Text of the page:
"A tale of love, loss and lust, ... nothing short of a triumph, resplendent in colour and vividly exciting performances" (EntsSouthWest)
Meet Becky Sharp, a young woman born with every disadvantage and a firm determination to take Georgian society by storm - whatever the cost. As Becky climbs the greasy pole, pretty, rich Amelia Sedley is sliding inexorably towards ruin. The women’s paths cross and recross, but can they save themselves from disaster or will they be each other’s destruction? Kate Hamill’s exuberant version of this classic tale is as witty and unorthodox as its irrepressible heroine.
Review - Jenni Balow
Was Girl Power really on the mind of William Thackeray when he wrote Vanity Fair way back in 1847 about a Regency wannabe poor girl grabbing every opportunity to be simply the best - and the richest.
Clare Drewett, the director of the play based on the classic Victorian novel, reckons it was, and gave the opportunist Becky Sharp full Spice Girls backing, as she flounced and flirted her way up and down the Regency society ladder, as it were, on stage at The Minack.
Readers originally had to wade through 19 monthly magazine episodes to discover the fate of Becky, and her fame grew as the irrepressible, pushy optimist's adventures gathered pace.
This production by the Newport Playgoers Society took a lot longer to reach its audience. As a result of Covid, it has been three years in the making, but the wait was worth it, and the strong, upbeat cast and crew clearly loved the experience.
The song Wannabe opened the show, which also featured Little Mix, Bonnie Tyler's, I Need A Hero, and Shake It Off by Taylor Swift, among other girl band recorded hits.
This adaptation of the book by Kate Hamill finds the cast of 20 in the midst of the Napoleonic War and its impact on Becky and her best friend Amelia, perfectly played by the smart and cheeky Liz Keech and the contrastingly demure Emily Smallwood. The action is narrated by an ever-attentive, beguilingly clad Catherine Morgan, as they tackle the game of chance that is life.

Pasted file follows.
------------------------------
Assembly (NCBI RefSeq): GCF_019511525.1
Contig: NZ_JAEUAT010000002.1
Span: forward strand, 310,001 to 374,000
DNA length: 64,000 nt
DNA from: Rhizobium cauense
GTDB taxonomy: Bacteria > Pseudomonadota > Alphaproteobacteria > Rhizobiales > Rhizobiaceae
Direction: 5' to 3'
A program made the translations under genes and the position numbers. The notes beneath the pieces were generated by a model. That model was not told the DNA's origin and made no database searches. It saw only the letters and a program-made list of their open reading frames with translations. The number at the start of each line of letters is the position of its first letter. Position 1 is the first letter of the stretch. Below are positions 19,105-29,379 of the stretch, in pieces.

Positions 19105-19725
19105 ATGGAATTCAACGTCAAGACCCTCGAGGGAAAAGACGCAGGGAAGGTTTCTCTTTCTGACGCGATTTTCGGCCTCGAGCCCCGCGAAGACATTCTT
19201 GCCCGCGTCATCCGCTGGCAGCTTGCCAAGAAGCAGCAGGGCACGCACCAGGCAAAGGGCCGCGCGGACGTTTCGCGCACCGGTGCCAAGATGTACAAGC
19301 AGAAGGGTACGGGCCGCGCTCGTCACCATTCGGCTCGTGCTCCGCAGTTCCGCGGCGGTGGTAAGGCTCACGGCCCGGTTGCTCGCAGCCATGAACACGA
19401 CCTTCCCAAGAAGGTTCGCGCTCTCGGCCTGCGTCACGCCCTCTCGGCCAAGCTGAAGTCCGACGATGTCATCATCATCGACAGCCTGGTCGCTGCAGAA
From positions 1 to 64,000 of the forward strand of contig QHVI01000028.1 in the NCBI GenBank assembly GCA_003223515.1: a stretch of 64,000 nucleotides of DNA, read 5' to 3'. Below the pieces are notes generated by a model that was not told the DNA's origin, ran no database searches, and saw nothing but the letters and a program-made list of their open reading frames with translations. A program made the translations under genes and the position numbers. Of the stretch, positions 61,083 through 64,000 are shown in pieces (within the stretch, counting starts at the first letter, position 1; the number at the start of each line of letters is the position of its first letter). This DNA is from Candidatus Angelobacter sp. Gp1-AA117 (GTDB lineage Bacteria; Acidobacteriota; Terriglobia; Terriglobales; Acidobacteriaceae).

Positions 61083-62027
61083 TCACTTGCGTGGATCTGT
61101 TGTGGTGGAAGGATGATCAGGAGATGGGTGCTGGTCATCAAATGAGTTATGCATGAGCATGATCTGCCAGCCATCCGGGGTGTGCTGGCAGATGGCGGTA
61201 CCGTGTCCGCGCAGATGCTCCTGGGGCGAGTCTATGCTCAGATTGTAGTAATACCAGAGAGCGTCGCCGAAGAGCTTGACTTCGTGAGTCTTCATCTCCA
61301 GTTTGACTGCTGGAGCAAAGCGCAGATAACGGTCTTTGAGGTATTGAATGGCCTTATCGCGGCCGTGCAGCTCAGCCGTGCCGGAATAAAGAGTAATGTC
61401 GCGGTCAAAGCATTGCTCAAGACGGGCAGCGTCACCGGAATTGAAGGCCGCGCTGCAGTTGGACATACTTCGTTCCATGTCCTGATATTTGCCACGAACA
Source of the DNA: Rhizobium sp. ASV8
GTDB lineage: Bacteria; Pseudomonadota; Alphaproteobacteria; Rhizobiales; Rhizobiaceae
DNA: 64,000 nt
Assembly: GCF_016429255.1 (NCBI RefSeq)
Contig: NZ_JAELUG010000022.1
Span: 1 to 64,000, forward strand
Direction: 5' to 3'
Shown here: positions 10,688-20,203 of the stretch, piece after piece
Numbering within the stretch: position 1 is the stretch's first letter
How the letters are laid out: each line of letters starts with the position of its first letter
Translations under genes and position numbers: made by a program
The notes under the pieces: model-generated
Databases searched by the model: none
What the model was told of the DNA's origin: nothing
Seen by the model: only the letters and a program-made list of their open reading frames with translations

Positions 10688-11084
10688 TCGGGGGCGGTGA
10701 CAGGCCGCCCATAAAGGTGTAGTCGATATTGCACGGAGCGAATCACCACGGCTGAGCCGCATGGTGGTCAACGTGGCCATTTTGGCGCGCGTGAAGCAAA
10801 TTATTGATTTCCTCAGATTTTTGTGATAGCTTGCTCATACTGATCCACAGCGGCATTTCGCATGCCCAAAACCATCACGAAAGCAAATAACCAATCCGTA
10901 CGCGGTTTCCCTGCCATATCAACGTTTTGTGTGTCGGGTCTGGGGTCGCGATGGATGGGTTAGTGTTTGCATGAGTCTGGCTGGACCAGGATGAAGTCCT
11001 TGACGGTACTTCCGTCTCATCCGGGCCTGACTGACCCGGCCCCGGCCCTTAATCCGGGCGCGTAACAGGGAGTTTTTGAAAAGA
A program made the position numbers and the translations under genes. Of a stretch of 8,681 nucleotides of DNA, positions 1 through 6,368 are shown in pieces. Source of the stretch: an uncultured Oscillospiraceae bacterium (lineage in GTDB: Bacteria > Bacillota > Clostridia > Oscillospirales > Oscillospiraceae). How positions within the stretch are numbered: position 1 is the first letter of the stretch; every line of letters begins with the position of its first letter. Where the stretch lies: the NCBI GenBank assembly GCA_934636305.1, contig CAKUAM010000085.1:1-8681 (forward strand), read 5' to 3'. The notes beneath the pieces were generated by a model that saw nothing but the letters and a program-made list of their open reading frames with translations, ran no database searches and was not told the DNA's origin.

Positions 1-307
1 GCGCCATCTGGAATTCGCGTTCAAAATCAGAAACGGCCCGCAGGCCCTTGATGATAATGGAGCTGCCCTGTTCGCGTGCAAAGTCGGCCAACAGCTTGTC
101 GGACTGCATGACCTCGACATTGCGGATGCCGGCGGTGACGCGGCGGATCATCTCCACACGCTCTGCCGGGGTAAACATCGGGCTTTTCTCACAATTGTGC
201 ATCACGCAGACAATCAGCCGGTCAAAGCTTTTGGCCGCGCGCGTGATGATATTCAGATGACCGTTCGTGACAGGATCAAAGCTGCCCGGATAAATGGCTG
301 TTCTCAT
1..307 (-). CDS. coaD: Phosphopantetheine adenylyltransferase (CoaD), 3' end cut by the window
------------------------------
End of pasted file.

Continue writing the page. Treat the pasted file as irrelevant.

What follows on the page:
Thackeray had a lot of fun sending-up his characters, especially the socially stuttering Jos, played beautifully by Stuart Fouweather, and the Aunt, an exceptionally expressive Nicola Davies, who was prepared to let some things go, but scorned Becky's behaviour.
The upright Lt Osborne, Steele Quinnell, and fellow soldier, Nick Brimble, were perfectly in step with dear Major Dobbin, Stephen Hopkins, the utterly outrageous Sir Pitt, Steve Drowley, and the naughty Lord Steyne, Graeme Johnson, along with Miss Jemima, Ryan Salter in drag, who shared the stage with a trio of his tiny daughters, Sara, Holly and Sophie.
Retiring Playgoers president David Eynon-Williams was appropriately cast as The King, in his 44th production with the society, which memorably built a replica steam engine and transported it from Gwent to the Minack for its last drama here, The Titfield Thunderbolt.
This time the set, designed by Linda Ward and Graeme Johnson, presented fewer technical problems, but was eye-catching and effective, along with costume design by Becky Phillips, with sound and lighting by Ellie and Vicky Aston and Sam Bashir.
Welcome back Newport. We missed you.
Review - South Wales Argus
Newport Playgoers Society
Dolman Theatre, Newport
Girl Power comes to the fore in this rumbustious play on morals based on ever-popular William Makepeace Thackeray novel adapted by Kate Hamill.
Directed by Clare Drewett, who takes the entire production on tour to the Minack Theatre in Cornwall in July after this run, this magnum opus of a production barely draws breath as it romps along at rollicking rate.
The sparsely but effectively set stage is seldom bereft of a host of debauched colourful characters as they traverse the moral maze.
The scandalous story - put simply - is of how the Wheel of Fortune affects two young women, one born to privilege, the other from the streets, and how they cope with the life-cards that they have been dealt.
Becky Sharp (Liz Keech) shines as the money-grabbing, do-anything-to-get-where-you-want-to-be social climber, and Amelia Sedley (Emily Smallwood) quite perfect in the role of the rich girl who falls on hard times.
Seasoned actor and director Drewett cleverly combines vulgar 19th century boisterous gaiety with glitzy 21st century bringing it bang up to date with her use of modern 'Girl Power' music for the seamless scene changes.
Manager (Catherine Morgan), in risqué Cabaret-style attire, starts the whole rowdy ball rolling speaking directly and pointedly to the audience with her opening line "There are no morals here.."